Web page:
Thursday, 28 September 2006

Diabetes and Alcohol

As a student, I am completely aware of the temptation that drinking alcohol is. But I also know how to say no. I was fortunate enough to be diagnosed when I was 11, which has meant that not drinking has never been an issue for me. I do understand however that would I have been diagnosed during my potential drinking years, things may have been a little different. I have heard a few stories from diabetics who have had bad experiences with alcohol, and there seem to be a few common links between them:

Firstly, there is a lack of understanding as to how alcohol affects your system. So here is a quick breakdown from my vague understanding:
- Your body reacts to alcohol as a toxin, a poison. This means that your body will not secrete glucose until it has got rid of the alcohol in your blood stream. Which granted it can stay in your blood stream until the next morning can be a BIG problem.
- The dangers are greatly increased if you drink on an empty stomach or if you exercise at the same time.

Secondly, everyone feels peer pressure to drink. Life as a student means that I am regularly faced with the challenge of whether or not to drink, but for me, I don't find it hard to say no. It may seem like a challenge to not drink, but it is so easy. I will share with you some tips that I have come across:
- Have one drink and take it round with you the whole night, sipping slowly. This means that you always seem like you are drinking, when actually you haven't really started.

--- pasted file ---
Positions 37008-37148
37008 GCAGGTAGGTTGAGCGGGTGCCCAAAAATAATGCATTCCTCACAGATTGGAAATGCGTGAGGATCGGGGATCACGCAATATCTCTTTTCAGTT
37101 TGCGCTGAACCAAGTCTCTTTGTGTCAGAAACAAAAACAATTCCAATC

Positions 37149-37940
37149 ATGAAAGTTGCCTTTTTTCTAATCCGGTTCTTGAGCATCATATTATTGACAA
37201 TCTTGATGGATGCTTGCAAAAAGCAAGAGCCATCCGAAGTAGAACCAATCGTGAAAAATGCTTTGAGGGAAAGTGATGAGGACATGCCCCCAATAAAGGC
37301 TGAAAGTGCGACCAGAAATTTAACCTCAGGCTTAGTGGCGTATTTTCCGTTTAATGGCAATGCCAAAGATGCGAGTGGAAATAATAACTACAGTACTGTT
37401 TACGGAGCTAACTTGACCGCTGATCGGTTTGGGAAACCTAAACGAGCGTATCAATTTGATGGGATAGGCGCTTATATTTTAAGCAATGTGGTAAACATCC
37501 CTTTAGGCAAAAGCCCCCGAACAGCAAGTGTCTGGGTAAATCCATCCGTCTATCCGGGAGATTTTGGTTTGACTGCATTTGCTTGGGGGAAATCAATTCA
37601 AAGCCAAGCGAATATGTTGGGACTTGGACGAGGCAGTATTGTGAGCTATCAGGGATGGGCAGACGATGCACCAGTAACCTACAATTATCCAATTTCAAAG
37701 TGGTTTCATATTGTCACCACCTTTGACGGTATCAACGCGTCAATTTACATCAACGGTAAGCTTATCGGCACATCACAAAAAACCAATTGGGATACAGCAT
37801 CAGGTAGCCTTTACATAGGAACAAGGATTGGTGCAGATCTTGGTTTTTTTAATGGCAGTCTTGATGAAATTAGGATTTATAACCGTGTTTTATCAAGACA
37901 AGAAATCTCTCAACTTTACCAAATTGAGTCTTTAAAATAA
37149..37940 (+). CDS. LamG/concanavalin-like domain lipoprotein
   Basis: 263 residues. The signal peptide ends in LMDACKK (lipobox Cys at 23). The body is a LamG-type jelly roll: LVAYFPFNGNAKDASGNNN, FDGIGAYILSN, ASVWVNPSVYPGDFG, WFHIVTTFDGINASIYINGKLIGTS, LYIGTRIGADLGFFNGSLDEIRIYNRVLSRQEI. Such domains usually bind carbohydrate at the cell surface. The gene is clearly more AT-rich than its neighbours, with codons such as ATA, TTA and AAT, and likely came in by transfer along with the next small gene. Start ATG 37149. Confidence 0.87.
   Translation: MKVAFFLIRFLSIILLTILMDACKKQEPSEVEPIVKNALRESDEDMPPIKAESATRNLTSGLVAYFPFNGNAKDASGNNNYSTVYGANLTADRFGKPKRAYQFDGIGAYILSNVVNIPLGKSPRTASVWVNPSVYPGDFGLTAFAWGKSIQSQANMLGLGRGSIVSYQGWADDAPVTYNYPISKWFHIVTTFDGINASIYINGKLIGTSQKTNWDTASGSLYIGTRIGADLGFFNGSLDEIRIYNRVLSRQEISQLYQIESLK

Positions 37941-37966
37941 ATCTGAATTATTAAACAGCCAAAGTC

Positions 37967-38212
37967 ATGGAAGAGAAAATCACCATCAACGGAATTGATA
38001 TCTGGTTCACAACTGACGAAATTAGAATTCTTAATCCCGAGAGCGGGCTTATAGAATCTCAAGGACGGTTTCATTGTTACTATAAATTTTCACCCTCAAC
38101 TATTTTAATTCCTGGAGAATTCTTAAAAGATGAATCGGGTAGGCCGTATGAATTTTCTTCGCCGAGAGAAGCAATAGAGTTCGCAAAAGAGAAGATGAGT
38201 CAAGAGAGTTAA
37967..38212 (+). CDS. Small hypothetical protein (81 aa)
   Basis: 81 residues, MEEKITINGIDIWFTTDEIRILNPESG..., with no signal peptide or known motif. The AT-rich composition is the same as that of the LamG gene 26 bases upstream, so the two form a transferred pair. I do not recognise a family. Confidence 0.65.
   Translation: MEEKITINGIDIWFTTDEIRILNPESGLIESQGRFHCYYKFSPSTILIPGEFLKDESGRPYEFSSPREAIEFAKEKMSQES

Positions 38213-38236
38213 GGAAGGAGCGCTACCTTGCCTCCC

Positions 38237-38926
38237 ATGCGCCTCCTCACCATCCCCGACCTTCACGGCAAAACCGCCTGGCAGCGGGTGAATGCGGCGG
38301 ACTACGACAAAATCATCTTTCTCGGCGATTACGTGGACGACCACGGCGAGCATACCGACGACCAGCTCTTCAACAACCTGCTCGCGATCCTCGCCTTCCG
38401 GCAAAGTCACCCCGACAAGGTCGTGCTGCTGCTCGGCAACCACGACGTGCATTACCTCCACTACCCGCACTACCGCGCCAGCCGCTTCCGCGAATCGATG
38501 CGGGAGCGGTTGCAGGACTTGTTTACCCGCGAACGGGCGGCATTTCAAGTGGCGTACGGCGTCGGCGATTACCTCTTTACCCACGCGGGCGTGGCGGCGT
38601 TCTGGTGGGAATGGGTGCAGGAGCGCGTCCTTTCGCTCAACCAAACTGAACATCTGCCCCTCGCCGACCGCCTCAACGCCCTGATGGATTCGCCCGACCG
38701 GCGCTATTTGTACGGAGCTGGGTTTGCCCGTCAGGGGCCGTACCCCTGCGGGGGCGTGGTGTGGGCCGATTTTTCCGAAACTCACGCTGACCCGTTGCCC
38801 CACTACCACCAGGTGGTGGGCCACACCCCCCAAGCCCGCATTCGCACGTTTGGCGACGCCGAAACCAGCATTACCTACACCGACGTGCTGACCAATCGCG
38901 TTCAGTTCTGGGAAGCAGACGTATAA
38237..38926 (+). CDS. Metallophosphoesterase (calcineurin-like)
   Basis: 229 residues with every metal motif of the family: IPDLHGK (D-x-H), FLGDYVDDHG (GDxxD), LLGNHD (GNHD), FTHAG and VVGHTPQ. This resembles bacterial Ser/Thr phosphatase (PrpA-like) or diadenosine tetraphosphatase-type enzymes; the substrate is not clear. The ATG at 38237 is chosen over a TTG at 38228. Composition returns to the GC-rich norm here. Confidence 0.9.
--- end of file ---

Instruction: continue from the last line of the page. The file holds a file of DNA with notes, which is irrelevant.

- Drink water. You may feel as though everyone thinks you are 'uncool', but you have to realise that you are the clever one! If you have had your limit of 1 or 2 drinks then switch to water.
- Avoid cocktails. If you are going out for a cocktail, have a look through the ingredients to see whats in them. Cocktails are one of the mot sugary things you can drink, expecially if it is very colourful.
- If you are going out dancing, be sensible and eat food to counteract the dancing before you go, and always remember that bars usually sell crisps also if you do feel hungry.
- Do not stay out too late. I have found it really important to go to sleep and wake up at roughly the same time every day to keep my levels good. There is usually an occasion every week that you can go to that finishes at 12 exactly.
- Make sure that you go out with friends. This ensures that if something does happen to you, that they will be there to know what to do.

Lastly, be sensible. You know you shouldn't have more than one glass, so don't.